Statistics from NOP indicate that a 25-85% gain in profits from reducing customer defections, but that in a remarkable 73% of the cases studied, businesses didn’t even try to keep dissatisfied customers, in spite of the fact that 35% of those customers said they would have stayed if they’d just received a simple apology.
Consider the implication: it would be easy to turn that high level of customer defection around, with a major increase in profits, just by apologizing to unhappy customers. Could anything be easier?
Apparently (at least based on those statistics) almost three quarters of the vendors in question thought that doing nothing was easier.
Was that what they really thought, though, or were they simply oblivious? Unhappy customers who are ready to defect generally don’t give any warning. They just take their business elsewhere without voicing any complaint. A vendor who doesn’t know this is going on doesn’t have any way of implementing a customer-retention policy, if one exists.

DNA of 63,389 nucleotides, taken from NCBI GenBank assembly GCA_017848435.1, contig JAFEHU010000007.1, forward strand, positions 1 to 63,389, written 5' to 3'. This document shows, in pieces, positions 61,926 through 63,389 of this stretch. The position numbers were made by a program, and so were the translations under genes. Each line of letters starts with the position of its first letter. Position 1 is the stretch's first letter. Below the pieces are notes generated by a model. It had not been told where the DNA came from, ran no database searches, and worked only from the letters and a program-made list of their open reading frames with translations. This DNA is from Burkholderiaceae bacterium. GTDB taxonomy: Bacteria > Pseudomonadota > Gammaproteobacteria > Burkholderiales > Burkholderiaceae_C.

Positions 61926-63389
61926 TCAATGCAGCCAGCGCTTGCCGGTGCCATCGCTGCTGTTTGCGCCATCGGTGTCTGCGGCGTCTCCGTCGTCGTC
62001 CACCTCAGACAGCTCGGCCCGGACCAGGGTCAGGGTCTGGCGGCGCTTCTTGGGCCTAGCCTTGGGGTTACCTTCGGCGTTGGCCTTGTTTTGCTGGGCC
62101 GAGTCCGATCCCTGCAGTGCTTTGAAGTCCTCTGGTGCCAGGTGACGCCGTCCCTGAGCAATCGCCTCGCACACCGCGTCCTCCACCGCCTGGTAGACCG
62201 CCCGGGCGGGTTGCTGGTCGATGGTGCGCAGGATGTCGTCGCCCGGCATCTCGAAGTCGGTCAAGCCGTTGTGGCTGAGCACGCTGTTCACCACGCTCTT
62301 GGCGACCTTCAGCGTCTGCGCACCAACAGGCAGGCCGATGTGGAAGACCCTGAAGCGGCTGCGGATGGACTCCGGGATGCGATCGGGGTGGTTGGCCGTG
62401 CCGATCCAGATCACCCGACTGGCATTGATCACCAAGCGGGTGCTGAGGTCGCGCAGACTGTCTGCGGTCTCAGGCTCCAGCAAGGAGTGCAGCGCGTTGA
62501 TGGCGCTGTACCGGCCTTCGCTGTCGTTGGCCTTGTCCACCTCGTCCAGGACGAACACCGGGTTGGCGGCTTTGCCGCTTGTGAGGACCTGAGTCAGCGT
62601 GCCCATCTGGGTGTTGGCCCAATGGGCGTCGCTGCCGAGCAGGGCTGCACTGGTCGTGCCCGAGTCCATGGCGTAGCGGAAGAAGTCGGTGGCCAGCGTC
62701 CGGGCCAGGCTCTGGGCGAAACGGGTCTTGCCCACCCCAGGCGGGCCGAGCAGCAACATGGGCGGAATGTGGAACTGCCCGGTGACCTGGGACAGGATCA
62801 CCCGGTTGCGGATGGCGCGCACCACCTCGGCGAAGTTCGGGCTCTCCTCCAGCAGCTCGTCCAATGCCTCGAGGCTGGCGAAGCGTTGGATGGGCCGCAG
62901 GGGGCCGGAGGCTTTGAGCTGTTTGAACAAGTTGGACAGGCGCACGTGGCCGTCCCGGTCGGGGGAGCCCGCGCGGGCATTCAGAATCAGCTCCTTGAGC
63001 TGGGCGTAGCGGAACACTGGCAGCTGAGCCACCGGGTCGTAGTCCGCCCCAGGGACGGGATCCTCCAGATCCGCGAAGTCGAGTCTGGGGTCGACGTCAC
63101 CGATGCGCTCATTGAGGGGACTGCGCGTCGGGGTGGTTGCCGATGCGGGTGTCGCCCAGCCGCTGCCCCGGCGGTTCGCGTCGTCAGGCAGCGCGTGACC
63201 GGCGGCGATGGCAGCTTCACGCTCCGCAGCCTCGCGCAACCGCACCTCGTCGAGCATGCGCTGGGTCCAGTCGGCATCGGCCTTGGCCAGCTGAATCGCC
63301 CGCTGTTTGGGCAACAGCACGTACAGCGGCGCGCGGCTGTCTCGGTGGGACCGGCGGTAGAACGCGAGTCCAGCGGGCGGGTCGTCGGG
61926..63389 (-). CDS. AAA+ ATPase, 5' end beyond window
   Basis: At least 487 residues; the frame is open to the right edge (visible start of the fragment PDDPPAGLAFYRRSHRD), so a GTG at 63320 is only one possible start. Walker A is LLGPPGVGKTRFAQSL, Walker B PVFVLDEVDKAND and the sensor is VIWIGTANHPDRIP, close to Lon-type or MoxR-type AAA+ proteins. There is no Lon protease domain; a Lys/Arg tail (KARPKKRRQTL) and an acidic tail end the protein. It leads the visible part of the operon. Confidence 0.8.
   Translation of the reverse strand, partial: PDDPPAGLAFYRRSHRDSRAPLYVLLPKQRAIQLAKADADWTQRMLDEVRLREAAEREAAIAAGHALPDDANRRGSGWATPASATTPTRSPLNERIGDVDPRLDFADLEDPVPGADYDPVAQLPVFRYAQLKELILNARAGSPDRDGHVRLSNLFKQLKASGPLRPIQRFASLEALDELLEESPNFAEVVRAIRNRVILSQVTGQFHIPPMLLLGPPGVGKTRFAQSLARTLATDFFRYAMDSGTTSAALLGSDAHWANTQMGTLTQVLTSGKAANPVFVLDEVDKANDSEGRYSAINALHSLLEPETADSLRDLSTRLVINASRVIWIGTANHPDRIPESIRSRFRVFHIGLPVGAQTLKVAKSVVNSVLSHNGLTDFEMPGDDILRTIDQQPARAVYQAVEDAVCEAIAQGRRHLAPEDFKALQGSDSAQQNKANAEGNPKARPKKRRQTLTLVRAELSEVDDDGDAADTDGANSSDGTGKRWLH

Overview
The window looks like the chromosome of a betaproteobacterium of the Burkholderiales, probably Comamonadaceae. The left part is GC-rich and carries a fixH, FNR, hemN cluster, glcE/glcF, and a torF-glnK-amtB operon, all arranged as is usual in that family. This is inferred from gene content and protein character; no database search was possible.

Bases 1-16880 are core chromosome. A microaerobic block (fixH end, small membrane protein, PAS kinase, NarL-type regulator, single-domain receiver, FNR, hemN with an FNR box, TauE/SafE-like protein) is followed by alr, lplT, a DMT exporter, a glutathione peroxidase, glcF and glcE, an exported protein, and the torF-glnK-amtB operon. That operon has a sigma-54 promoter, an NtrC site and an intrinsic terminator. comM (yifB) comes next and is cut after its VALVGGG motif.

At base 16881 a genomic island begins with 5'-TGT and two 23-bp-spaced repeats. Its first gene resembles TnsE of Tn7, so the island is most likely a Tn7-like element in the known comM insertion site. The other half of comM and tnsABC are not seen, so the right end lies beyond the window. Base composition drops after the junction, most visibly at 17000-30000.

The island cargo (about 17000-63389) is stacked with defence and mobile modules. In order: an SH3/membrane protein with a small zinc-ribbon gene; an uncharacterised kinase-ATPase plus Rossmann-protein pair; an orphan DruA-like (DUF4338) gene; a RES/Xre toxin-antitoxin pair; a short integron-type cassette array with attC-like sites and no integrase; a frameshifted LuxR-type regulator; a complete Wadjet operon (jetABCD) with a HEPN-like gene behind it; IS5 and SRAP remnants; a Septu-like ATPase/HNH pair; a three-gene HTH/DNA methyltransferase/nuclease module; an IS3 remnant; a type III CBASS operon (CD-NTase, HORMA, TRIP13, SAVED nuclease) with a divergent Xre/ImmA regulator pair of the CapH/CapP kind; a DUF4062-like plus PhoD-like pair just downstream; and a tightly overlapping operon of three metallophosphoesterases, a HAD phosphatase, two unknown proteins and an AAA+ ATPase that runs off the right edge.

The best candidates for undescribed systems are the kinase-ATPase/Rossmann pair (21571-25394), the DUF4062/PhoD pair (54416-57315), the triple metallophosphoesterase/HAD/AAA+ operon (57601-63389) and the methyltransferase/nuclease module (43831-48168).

The bottom line is that it’s up to the vendor to pro-actively survey customers, and to have a system in place for identifying customer-relations problems and remedying them. With such a system, this very basic form of customer retention does become easy. If a survey shows that a customer is unhappy, and identifies that customer, it isn’t difficult at all (particularly with an automated system of accountability), to let the store-level manager know that there’s a problem, and that an apology is in order (along with any other appropriate remedies).
In a rapidly changing business environment, it’s important to keep one’s survival tools up to date to stay on the winning side of the statistics.
If you would like to know more about how the ASK LISTEN RETAIN System or how it can help create customer retention and loyalty, please contact us.